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Circ Cardiovasc Qual Outcomes. 2015 Mar;8(2):138-45. doi: 10.1161/CIRCOUTCOMES.114.000950. Epub 2015 Mar 3.

Self-blood pressure monitoring in an urban, ethnically diverse population: a randomized clinical trial utilizing the electronic health record.

Author information

1
From the Bureau of Chronic Disease Prevention and Tobacco Control (S.S.Y., S.C.), Primary Care Information Project (B.P.T., A.R., M.D.B., S.C.), and Division of Prevention and Primary Care (S.Y.A.), New York City Department of Health and Mental Hygiene, Queens; Lutheran Family Health Centers, Clinical Affairs Brooklyn; Riverdale Family Practice PC, Bronx; (F.J.M.); and Heritage HealthCare Center (A.S.); New York, NY. stella.yi@nyumc.org.
2
From the Bureau of Chronic Disease Prevention and Tobacco Control (S.S.Y., S.C.), Primary Care Information Project (B.P.T., A.R., M.D.B., S.C.), and Division of Prevention and Primary Care (S.Y.A.), New York City Department of Health and Mental Hygiene, Queens; Lutheran Family Health Centers, Clinical Affairs Brooklyn; Riverdale Family Practice PC, Bronx; (F.J.M.); and Heritage HealthCare Center (A.S.); New York, NY.

Abstract

BACKGROUND:

Hypertension is a leading risk factor for cardiovascular disease. Although control rates have improved over time, racial/ethnic disparities in hypertension control persist. Self-blood pressure monitoring, by itself, has been shown to be an effective tool in predominantly white populations, but less studied in minority, urban communities. These types of minimally intensive approaches are important to test in all populations, especially those experiencing related health disparities, for broad implementation with limited resources.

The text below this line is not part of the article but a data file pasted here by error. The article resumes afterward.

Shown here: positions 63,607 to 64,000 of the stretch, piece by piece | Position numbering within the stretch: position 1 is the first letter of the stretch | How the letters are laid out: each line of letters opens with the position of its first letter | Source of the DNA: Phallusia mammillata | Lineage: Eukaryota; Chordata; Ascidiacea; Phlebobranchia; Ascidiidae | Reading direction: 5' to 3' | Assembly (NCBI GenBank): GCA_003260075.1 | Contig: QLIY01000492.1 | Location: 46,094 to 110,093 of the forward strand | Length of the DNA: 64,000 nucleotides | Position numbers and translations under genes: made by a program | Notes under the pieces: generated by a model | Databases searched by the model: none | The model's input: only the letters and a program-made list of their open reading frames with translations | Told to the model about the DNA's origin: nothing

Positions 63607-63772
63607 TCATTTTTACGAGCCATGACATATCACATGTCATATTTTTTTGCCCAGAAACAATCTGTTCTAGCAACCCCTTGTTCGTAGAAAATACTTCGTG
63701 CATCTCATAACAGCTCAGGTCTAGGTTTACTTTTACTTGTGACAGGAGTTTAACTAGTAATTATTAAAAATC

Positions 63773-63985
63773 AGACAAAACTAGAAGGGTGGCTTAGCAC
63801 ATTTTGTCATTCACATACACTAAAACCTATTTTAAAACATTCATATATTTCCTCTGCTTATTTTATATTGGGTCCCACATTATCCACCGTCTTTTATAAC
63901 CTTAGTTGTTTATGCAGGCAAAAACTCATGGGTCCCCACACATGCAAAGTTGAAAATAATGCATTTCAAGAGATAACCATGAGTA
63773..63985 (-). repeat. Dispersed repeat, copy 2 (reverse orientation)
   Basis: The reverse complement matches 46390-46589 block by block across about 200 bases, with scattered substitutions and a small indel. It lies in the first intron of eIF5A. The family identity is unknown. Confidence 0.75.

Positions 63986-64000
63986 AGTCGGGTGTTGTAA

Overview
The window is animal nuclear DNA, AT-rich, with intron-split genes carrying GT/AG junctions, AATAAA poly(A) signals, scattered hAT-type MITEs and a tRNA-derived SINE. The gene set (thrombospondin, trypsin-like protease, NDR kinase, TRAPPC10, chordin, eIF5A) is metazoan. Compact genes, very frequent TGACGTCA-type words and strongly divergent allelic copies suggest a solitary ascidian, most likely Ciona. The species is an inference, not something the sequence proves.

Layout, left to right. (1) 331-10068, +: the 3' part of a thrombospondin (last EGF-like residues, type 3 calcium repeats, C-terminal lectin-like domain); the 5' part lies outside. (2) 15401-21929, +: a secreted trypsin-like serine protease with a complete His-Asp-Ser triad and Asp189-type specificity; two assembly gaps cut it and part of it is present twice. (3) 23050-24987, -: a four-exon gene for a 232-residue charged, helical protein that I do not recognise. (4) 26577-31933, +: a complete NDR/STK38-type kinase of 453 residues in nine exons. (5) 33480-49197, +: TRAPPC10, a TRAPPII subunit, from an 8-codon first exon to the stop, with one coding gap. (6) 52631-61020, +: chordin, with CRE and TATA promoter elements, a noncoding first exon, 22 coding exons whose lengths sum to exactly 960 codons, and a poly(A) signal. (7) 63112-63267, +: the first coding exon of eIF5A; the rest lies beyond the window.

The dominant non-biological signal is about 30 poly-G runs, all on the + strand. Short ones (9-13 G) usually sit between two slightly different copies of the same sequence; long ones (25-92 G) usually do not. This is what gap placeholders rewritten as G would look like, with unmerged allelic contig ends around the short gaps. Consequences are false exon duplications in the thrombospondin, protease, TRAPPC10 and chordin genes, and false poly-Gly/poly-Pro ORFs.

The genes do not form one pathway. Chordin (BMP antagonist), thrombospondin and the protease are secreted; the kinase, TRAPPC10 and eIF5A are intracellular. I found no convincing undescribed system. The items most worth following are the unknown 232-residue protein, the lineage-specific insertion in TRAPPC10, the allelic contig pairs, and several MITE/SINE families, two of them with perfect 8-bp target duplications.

METHODS AND RESULTS:

The New York City Health Department in partnership with community clinic networks implemented a randomized clinical trial (n=900, 450 per arm) to investigate the effectiveness of self-blood pressure monitoring in medically underserved and largely black and Hispanic participants. Intervention participants received a home blood pressure monitor and training on use, whereas control participants received usual care. After 9 months, systolic blood pressure decreased (intervention, 14.7 mm Hg; control, 14.1 mm Hg; P=0.70). Similar results were observed when incorporating longitudinal data and calculating a mean slope over time. Control was achieved in 38.9% of intervention and 39.1% of control participants at the end of follow-up; the time-to-event experience of achieving blood pressure control in the intervention versus control groups were not different from each other (logrank P value =0.91).

CONCLUSIONS:

Self-blood pressure monitoring was not shown to improve control over usual care in this largely minority, urban population. The patient population in this study, which included a high proportion of Hispanics and uninsured persons, is understudied. Results indicate these groups may have additional meaningful barriers to achieving blood pressure control beyond access to the monitor itself.

CLINICAL TRIAL REGISTRATION:

http://clinicaltrials.gov. Unique Identifier: NCT01123577.

KEYWORDS:

blood pressure monitoring; clinical trial; hypertension; lifestyle; population

PMID:
25737487
PMCID:
PMC4366280
DOI:
10.1161/CIRCOUTCOMES.114.000950
[Indexed for MEDLINE]
Free PMC Article

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